Electronic technology: a spark to revitalize primary care?

JAMA. 2003 Jul 9;290(2):259-64. doi: 10.1001/jama.290.2.259.


The computer revolution has enormous potential to improve primary care in the areas of medical records, communication between physicians and patients, information sharing among health care providers, and rapid access to reliable medical information for both physicians and patients. A number of barriers must be overcome before computerization is widely embraced in primary care: e-health often takes too much time and is too expensive; the quality of Web-based medical information is inadequate; software programs may not interact with one another; patient privacy must be protected; public and private insurers rarely pay for electronic communication with patients; and the computer could interfere with the patient-physician relationship. Studies have shown that some computerized systems, such as reminder prompts and physician performance feedback, may improve physician performance and patient outcomes, but if these systems are too time-consuming, physicians may not use them. If primary care practices are to benefit from the electronic revolution, they must redesign their clinical processes to ensure that e-health facilitates rather than hinders the work of physicians.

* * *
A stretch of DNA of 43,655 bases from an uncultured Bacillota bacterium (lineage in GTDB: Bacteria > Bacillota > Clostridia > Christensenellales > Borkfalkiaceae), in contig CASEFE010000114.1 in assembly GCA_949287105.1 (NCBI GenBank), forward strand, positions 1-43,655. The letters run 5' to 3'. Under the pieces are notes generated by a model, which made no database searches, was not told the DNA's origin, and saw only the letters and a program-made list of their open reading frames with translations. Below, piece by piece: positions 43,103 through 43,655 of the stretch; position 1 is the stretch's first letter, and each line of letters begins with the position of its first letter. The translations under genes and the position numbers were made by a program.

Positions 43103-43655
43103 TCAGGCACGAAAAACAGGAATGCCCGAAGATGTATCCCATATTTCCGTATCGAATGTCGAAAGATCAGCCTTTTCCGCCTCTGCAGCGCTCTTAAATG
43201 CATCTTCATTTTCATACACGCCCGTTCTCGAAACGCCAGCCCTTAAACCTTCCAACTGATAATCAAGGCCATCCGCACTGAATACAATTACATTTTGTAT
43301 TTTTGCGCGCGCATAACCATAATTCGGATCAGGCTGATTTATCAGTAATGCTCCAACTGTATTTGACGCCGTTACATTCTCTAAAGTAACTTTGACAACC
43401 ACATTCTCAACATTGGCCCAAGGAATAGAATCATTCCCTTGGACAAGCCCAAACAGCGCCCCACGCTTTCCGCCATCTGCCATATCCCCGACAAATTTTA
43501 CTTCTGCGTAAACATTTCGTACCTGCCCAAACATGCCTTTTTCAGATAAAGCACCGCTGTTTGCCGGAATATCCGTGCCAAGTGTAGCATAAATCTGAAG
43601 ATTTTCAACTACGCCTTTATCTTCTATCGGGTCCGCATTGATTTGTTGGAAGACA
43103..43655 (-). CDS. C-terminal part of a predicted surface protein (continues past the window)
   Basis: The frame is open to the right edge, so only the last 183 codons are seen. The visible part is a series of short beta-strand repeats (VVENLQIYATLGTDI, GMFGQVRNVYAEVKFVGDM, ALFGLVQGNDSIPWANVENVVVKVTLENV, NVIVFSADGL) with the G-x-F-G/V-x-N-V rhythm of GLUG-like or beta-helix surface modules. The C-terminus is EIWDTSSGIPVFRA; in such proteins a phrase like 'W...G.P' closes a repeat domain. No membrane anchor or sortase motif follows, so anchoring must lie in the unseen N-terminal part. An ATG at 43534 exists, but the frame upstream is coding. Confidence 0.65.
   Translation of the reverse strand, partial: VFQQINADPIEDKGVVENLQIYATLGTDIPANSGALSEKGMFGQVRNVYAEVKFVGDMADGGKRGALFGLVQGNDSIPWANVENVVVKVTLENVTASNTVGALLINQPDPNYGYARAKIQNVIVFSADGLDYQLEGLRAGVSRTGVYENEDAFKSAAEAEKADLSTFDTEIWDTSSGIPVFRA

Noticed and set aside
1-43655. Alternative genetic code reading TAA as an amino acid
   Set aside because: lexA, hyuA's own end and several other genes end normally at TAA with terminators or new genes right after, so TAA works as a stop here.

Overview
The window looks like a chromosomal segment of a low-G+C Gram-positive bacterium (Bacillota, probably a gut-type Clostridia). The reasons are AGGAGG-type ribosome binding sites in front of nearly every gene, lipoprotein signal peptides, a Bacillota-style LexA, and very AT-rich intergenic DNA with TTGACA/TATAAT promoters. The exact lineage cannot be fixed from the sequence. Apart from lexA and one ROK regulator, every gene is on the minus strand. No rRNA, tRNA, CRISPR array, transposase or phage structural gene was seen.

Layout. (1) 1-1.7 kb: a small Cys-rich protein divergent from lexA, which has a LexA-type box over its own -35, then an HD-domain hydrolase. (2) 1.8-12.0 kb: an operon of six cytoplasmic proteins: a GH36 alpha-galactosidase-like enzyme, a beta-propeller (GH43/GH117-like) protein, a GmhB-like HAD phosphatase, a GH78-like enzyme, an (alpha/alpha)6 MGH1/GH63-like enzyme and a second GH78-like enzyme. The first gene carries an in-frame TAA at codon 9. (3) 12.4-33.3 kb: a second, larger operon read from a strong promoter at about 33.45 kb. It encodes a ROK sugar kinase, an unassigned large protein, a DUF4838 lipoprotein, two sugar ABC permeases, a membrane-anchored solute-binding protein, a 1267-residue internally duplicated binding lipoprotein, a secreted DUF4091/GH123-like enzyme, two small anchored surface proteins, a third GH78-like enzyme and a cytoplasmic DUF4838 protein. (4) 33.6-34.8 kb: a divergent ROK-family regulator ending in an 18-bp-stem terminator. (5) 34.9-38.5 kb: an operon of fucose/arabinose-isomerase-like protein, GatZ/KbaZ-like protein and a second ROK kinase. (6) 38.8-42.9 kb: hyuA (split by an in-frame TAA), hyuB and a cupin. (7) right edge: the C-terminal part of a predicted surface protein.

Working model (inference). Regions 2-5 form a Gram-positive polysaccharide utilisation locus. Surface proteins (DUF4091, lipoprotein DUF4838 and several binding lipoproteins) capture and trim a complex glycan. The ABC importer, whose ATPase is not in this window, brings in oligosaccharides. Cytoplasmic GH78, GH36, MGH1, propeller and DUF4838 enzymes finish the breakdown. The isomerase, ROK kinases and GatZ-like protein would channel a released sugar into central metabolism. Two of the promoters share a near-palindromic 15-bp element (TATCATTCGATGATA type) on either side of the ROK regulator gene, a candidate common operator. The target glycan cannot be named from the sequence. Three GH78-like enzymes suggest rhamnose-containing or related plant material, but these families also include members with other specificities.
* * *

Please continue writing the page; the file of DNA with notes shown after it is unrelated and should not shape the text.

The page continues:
MeSH terms

  • Clinical Laboratory Information Systems
  • Communication Barriers
  • Communication*
  • Computer Communication Networks / trends
  • Decision Support Systems, Clinical
  • Economics, Medical
  • Electronic Mail / trends
  • Family Practice / organization & administration
  • Family Practice / trends*
  • Internet / trends
  • Interprofessional Relations
  • Medical Informatics / trends*
  • Medical Records Systems, Computerized / trends
  • Physician-Patient Relations
  • Quality Control
  • Referral and Consultation / trends
  • Reimbursement Mechanisms
  • Time Factors